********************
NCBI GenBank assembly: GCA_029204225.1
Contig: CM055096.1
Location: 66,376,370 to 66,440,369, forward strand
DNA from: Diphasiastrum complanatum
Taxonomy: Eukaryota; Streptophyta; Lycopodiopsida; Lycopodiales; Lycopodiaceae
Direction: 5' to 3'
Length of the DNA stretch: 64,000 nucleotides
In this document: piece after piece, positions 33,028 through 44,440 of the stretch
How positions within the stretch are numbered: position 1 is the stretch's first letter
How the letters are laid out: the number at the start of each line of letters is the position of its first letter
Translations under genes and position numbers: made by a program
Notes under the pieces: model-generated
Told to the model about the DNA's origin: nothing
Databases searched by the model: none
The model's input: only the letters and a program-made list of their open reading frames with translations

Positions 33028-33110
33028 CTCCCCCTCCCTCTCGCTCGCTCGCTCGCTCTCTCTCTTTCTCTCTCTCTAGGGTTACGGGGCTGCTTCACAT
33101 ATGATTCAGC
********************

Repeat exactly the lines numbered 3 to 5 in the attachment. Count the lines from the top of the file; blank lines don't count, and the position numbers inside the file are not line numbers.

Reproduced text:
Location: 66,376,370 to 66,440,369, forward strand
DNA from: Diphasiastrum complanatum
Taxonomy: Eukaryota; Streptophyta; Lycopodiopsida; Lycopodiales; Lycopodiaceae